A place with a punch

Ev­ery­body is kung fu fight­ing in Dayu vil­lage, where White Crane box­ing orig­i­nated. Yang Feiyue re­ports.

China Daily (Hong Kong) - - LIFE | TRAVEL -

Peo­ple are punch­ing the air. They’re of all ages. Some are armed. That’s of­ten one of the first sights visi­tors en­counter upon en­ter­ing Dayu vil­lage in Fu­jian prov­ince’s Yongchun county.

The small set­tle­ment holds huge es­teem among prac­ti­tion­ers of White Crane box­ing, which is said to have orig­i­nated here.

White Crane is the par­ent of the Wing Chun kung fu fight­ing style, which is fea­tured in such block­busters as 2008’s Ip Man. The film fea­tures the life of Wing Chun mas­ter Ip Man, who teaches Bruce Lee.

Ip Man’s real-life i nstruc­tor ac­tu­ally learned kung fu in Dayu, says the vil­lage’s chief, Zheng Peixin.

Folk­lore claims White Crane was cre­ated by a lo­cal woman named Fang Qi’niang in the early Qing Dy­nasty (1644-1911).

Fang is said to have been in­spired by the move­ments of the mar­tial art style’s name­sake wa­ter­fowl. It’s said to be a mix of soft and hard moves — as is the lo­co­mo­tion of a crane. It’s not easy. Veins pop from fight­ers’ heads and arms. Com­bat­ants widen their eyes, grit their teeth and oc­ca­sion­ally yell.

They swing tra­di­tional weapons like swords with daz­zling speed and pre­ci­sion. One wouldn’t want to be on the re­ceiv­ing end.

“At least half the vil­lagers prac­tice White Crane,” Zheng says.

The an­cient tra­di­tion today draws tourists.

Car­toons of box­ers adorn some build­ings’ ex­te­ri­ors and give the names of the move­ments they’re per­form­ing.

The vil­lage opened a mu­seum ded­i­cated to the fight­ing genre in 2009 to ex­plain its de­vel­op­ment and pro­file its masters.

White Crane theme ho­tels have also opened.

And, of course, visi­tors can take classes taught by lo­cals like Pan Qiongqi, a mas­ter who runs a club near the vil­lage. Pan has prac­ticed since age 5.

“I prac­tice two hours a day,” he says.

“If I don’t, I crave it. My family has stud­ied White Crane for four gen­er­a­tions. I’d hope to carry it for­ward around the world.”

His op­por­tu­ni­ties to per­form for and teach visi­tors have in­creased in re­cent years, he says.

An an­nual large-scale fes­ti­val fea- tur­ing the fight­ing style runs on the 24th day of the sixth month of the lu­nar cal­en­dar, this year fall­ing on July 27.

Over 100,000 visi­tors ar­rive in the vil­lage ev­ery year.

Dayu’s pris­tine en­vi­ron­ment also en­dows it with al­lure that goes be­yond, yet seems be­fit­ting of, kung fu.

The vil­lage hugs the waist­line of Dapeng Moun­tain, the ab­domen of which it has sculpted into ter­races. Ravines plunge be­tween the peaks.

An­cient trees, in­clud­ing cen­turies-old cam­phor and banyans, un­fold from the soil.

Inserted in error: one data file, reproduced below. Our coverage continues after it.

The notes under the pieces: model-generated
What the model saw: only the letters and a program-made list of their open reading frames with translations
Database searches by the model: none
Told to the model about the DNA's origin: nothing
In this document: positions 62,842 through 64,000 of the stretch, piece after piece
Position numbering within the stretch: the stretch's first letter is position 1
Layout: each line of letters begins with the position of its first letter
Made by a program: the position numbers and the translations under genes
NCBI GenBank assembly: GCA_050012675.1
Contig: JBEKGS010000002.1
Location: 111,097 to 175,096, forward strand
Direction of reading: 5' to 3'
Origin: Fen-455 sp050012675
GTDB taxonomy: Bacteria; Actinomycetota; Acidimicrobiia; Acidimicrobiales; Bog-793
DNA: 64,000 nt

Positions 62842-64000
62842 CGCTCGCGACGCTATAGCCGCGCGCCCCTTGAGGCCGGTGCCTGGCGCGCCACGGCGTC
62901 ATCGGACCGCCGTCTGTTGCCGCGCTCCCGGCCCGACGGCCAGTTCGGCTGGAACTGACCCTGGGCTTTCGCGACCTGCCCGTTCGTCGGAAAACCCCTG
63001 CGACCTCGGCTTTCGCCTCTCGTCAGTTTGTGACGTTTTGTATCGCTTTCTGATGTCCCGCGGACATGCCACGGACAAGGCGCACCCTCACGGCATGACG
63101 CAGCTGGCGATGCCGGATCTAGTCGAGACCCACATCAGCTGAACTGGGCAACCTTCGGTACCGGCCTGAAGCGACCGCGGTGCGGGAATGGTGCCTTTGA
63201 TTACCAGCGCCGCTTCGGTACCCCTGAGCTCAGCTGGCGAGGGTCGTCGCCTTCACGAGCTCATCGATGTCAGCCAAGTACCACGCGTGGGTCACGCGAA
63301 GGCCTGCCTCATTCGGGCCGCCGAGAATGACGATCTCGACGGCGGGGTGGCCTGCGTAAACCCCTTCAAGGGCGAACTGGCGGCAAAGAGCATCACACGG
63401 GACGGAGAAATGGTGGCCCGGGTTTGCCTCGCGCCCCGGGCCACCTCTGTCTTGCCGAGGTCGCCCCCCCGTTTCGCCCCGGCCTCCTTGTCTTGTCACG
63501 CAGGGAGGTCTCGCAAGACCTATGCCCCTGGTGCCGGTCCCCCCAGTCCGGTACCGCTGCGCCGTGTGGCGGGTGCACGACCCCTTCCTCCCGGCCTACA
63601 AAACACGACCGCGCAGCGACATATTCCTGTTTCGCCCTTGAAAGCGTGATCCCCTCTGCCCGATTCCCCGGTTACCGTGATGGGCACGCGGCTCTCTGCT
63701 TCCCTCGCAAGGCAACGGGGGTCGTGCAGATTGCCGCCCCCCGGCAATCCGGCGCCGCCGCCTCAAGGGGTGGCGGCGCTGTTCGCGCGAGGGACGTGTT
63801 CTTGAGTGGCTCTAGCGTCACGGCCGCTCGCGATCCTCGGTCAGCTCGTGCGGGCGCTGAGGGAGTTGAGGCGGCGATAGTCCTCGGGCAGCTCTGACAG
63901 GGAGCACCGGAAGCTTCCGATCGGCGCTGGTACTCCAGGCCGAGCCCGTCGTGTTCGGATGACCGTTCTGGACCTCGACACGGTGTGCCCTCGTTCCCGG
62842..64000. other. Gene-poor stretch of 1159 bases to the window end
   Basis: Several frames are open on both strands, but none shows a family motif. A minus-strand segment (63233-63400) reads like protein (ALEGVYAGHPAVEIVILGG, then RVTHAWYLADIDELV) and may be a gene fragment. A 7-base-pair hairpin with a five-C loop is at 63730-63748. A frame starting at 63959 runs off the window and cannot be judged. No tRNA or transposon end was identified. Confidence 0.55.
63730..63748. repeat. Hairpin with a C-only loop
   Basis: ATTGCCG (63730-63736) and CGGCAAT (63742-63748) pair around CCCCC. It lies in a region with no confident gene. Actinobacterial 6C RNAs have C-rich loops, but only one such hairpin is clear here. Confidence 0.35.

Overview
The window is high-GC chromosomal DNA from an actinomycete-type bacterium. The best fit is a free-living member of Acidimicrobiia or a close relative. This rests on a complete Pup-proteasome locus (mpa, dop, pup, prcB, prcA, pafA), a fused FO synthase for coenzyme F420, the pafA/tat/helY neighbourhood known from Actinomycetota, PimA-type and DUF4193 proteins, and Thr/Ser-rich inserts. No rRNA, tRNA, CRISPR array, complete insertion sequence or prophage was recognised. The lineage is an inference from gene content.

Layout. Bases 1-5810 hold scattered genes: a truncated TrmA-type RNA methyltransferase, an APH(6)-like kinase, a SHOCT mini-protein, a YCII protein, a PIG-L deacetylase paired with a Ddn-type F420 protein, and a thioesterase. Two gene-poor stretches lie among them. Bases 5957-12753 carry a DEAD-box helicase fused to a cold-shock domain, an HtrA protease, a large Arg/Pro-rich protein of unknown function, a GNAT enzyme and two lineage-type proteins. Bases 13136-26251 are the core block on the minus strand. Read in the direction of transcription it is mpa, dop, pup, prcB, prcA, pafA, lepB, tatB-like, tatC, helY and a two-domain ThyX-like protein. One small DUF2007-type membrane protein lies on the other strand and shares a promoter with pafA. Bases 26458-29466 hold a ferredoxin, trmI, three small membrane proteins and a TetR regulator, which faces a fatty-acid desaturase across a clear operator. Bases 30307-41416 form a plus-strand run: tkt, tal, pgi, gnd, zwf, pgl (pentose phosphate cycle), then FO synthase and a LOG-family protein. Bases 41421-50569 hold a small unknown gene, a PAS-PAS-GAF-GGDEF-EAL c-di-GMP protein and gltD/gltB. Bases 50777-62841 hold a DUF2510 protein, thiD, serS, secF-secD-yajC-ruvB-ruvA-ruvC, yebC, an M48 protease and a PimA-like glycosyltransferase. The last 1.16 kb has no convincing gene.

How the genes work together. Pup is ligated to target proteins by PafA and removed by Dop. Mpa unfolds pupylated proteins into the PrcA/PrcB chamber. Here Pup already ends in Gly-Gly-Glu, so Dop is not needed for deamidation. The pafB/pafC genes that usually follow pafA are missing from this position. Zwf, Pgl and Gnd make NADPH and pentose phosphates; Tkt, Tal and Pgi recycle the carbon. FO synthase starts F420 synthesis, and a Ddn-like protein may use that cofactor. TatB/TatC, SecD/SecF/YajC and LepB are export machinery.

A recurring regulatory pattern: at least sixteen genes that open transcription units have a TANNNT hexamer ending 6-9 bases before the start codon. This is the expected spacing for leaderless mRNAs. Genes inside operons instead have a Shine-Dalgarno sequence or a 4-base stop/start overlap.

Tea flow­ers and hy­per­ac­tively aro­matic os­man­thus gir­dle path­ways and lo­cal homes.

Au­thor­i­ties led vil­lagers to clear out moun­tain­side and river­side dumps sev­eral years ago. They then planted cal­liop­sis, he­lianthus and daylilies.

Rape­seed blan­kets ter­races in blazes of bright yel­low.

Blos­soms bloom in Dayu all sea­sons.

The vil­lage com­mit­tee or­dered the cre­ation of a tea gar­den in 2012.

About 14,000 tea trees cover 2 hectares.

A 300-me­ter cor­ri­dor of wooden frames is filled with flow­ers and veg­eta­bles, in­clud­ing Chi­nese wis­te­rias, roses and chay­ote. Snake gourds dan­gle up­side down from the struc­ture, like pear-shaped bats.

The in­flux of visi­tors has also led to the con­struc­tion of inns and eater­ies.

Some vil­lagers have con­verted their farm­houses into tourism busi­nesses, of­fer­ing lo­cal spe­cial­ties. Visi­tors can take lessons in how to make them, how to per­form na­tive in­cense ri­tu­als and how to cre­ate pa­per-weav­ing paintings. They can also help with agri­cul­tural work.

Ideal ecol­ogy en­dows lo­cal pro­duce like or­anges, lo­quats and jiaobai (wild rice stems) with nat­u­ral qual­ity, coax­ing tourists to join har­vests.

Visi­tors can un­der­stand how such a mag­i­cal en­vi­ron­ment con­jured such a mas­ter­ful mar­tial art form.

And it re­mains a spec­tac­u­lar set­ting to ex­pe­ri­ence the resurg­ing fight­ing style’s legacy.

Con­tact the writer at yangfeiyue@chi­nadaily.com.cn

PHOTOS BY YANG FEIYUE / CHINA DAILY

Dayu vil­lage in Yongchun county, Fu­jian prov­ince, draws an in­flux of visi­tors for its mar­tial arts tra­di­tion, nat­u­ral land­scape and folk cul­ture.

From top: Dayu vil­lage is said be the birth­place of White Crane box­ing, the par­ent of the Wing Chun kung fu fight­ing style; lo­cal vil­lagers prac­tice White Crane box­ing; a woman makes and sells lo­cal snacks at a ru­ral house.

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